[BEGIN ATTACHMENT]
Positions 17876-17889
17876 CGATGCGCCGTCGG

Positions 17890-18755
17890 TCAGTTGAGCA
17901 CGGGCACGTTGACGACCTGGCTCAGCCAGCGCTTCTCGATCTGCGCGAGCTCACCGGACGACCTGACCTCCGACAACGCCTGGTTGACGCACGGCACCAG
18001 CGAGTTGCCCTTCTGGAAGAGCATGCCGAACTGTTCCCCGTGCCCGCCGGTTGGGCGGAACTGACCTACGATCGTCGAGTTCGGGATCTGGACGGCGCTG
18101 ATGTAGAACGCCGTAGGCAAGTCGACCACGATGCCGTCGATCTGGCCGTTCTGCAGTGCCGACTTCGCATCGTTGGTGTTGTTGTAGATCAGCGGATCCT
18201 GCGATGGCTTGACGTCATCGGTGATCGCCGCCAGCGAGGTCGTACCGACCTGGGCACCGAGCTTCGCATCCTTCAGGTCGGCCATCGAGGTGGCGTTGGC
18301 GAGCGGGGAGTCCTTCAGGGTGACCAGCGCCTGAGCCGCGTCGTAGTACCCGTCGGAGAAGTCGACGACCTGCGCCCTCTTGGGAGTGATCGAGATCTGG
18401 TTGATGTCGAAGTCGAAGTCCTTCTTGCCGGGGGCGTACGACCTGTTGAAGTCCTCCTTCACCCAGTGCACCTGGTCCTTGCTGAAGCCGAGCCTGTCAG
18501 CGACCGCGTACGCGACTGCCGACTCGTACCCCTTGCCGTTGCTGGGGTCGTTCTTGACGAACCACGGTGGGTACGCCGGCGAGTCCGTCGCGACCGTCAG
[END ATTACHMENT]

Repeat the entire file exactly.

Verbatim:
Positions 17876-17889
17876 CGATGCGCCGTCGG

Positions 17890-18755
17890 TCAGTTGAGCA
17901 CGGGCACGTTGACGACCTGGCTCAGCCAGCGCTTCTCGATCTGCGCGAGCTCACCGGACGACCTGACCTCCGACAACGCCTGGTTGACGCACGGCACCAG
18001 CGAGTTGCCCTTCTGGAAGAGCATGCCGAACTGTTCCCCGTGCCCGCCGGTTGGGCGGAACTGACCTACGATCGTCGAGTTCGGGATCTGGACGGCGCTG
18101 ATGTAGAACGCCGTAGGCAAGTCGACCACGATGCCGTCGATCTGGCCGTTCTGCAGTGCCGACTTCGCATCGTTGGTGTTGTTGTAGATCAGCGGATCCT
18201 GCGATGGCTTGACGTCATCGGTGATCGCCGCCAGCGAGGTCGTACCGACCTGGGCACCGAGCTTCGCATCCTTCAGGTCGGCCATCGAGGTGGCGTTGGC
18301 GAGCGGGGAGTCCTTCAGGGTGACCAGCGCCTGAGCCGCGTCGTAGTACCCGTCGGAGAAGTCGACGACCTGCGCCCTCTTGGGAGTGATCGAGATCTGG
18401 TTGATGTCGAAGTCGAAGTCCTTCTTGCCGGGGGCGTACGACCTGTTGAAGTCCTCCTTCACCCAGTGCACCTGGTCCTTGCTGAAGCCGAGCCTGTCAG
18501 CGACCGCGTACGCGACTGCCGACTCGTACCCCTTGCCGTTGCTGGGGTCGTTCTTGACGAACCACGGTGGGTACGCCGGCGAGTCCGTCGCGACCGTCAG